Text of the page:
David Ben-Gurion comes to New York in these two reports, one from City Hall, the other from the Waldorf-Astoria. It is 1951, only three years after the founding of the state of Israel. Ben-Gurion, the country's first premier, is given a hero's welcome. The first report comes from outside City Hall, where a somewhat hysterical announcer "vamps" while the assembled dignitaries await the start of the festivities. "I never heard such a buzz of excitement and talk," he exclaims, trying to convey the huge crowd's sense of anticipation. There follow the national anthems of both countries, an introduction by the city's ubiquitous Master of Ceremonies, Grover Whalen, and remarks by Mayor Impellitteri, who draws comparisons between Israel's nascent democracy and that of the United States less than two hundred years earlier. Ben-Gurion, when he finally speaks, takes up the analogy, praises the United States being built by "waves of immigration" and pointing out that Israel's influx of refugees, "though more modest…is similar." The Glee Club of the Fire and Police Department entertains. Whalen makes one final introduction, "a Brooklyn girl who made good." She is the former Paula Munweis, now Mrs. David Ben-Gurion.
The second report is from a dinner at the Waldorf-Astoria. Speeches by Mayor Impellitteri and Governor Dewey are followed by an appeal to buy State of Israel Bonds by former Treasury Secretary Henry Morgenthau Jr. and City Comptroller Lazarus Joseph. Ben-Gurion, in his remarks, stresses the continuity of a Jewish state, explaining that the Jews were exiled by the Babylonians, then the Romans, but…"return we did!" He points out that the state has been under attack since within eight hours of declaring independence. His final words certainly leave today's listener with much to think about: "We are trying to fashion an exemplary nation."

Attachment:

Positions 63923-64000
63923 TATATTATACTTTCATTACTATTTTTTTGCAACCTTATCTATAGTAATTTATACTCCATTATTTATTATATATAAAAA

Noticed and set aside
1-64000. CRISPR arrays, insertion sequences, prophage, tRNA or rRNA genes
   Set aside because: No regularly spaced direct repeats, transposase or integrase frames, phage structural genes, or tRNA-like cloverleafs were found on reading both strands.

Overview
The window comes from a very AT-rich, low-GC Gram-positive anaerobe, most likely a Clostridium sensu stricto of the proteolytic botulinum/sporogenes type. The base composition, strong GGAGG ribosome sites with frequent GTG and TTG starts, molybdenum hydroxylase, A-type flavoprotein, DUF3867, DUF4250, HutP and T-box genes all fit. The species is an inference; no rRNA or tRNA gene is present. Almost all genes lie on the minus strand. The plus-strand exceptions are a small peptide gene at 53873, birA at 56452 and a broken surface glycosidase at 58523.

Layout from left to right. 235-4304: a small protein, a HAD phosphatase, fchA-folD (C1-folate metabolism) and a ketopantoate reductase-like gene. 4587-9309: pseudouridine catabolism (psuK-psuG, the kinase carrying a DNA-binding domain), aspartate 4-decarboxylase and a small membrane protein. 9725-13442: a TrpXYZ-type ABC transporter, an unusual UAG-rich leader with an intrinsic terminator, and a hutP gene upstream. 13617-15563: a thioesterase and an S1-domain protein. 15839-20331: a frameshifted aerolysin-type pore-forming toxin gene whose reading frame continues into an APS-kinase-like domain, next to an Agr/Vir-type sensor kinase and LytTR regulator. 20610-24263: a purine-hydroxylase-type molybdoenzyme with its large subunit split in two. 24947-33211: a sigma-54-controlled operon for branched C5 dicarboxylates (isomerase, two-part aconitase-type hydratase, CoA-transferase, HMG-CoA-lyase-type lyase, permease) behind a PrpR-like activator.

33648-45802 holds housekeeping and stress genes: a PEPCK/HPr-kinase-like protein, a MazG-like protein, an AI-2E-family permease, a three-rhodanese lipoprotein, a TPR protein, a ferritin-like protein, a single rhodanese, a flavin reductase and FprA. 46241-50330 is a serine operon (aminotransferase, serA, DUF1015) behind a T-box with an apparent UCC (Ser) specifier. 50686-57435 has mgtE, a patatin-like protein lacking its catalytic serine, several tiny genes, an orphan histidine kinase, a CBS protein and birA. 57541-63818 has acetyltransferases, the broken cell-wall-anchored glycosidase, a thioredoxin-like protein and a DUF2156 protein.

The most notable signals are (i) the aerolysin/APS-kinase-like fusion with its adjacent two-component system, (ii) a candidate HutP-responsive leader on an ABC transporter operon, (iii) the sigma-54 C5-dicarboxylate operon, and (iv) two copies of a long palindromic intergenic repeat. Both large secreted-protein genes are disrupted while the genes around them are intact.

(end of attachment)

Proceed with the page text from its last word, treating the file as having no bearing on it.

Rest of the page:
David Ben-Gurion (1886-1973) was that rare leader who was able to fight for his people's independence and also successfully led the ensuing democratic institutions he helped found. A dedicated Zionist, he was the first to sign Jewish Declaration of Independence and managed to unite various military factions to coordinate Israel's armies during the 1948 Arab-Israeli War. He was Israel's first Prime Minister and first Minister of Defense. As leader of the new state, the Encyclopedia Britannica reports:
…Ben-Gurion presented the people of Israel with a series of challenges: the absorption of mass immigration from all over the world; the assimilation of newcomers of diverse communities and backgrounds; the creation of a unified public education system; the settlement of the desert lands. In his foreign policy, he adopted an independent and pragmatic course. He used to say: “What matters is not what the Gentiles will say, but what the Jews will do.” His defense policy was firm, and he answered violations of the cease-fire agreements by neighboring Arab states with military reprisals.
While one of Israel's "Founding Fathers," Ben-Gurion also established the policy of mass expulsions of Palestinians that sowed the seeds for today's terrible conflicts in that region. Reviewing Anita Shapira's Ben-Gurion; Father of Modern Israel, the New York Times noted how:
…in 1948 when the commanders Yigal Allon and Yitzhak Rabin came to Ben-Gurion asking whether to carry out “a large-scale population evacuation.” Rabin reported that Ben-Gurion responded with a wave of the hand, saying “Expel them.” Shapira explains here that while he forbade the evacuation of some areas, like Nazareth, “like most of his ministers, he saw the Arabs’ exodus as a great miracle, one of the most important in that year of miracles, since the presence of a hostile population constituting some 40 percent of the new state’s total populace did not augur well for the future.”
Ben-Gurion was both a decisive leader and a cagey politician. The example he set for the country he helped will into being is still followed today. Benjamin Balint, writing in The Weekly Standard, claims:
Ben-Gurion remains in the marrow of a country impossible to imagine without his fatherhood. As befits the People of Ben-Gurion, Israel’s political game still follows his rules. If, today, his successors at once play up the country’s defiant self-reliance (we can only count on ourselves), anxiously gauge its international support (can we still count on them?), and pragmatically cultivate alliances (we must count on them)—they are, for better or worse, largely playing the hand that Ben-Gurion dealt.
Audio courtesy of the NYC Municipal Archives WNYC Collection.
WNYC archives id: 5712
Municipal archives id: LT2201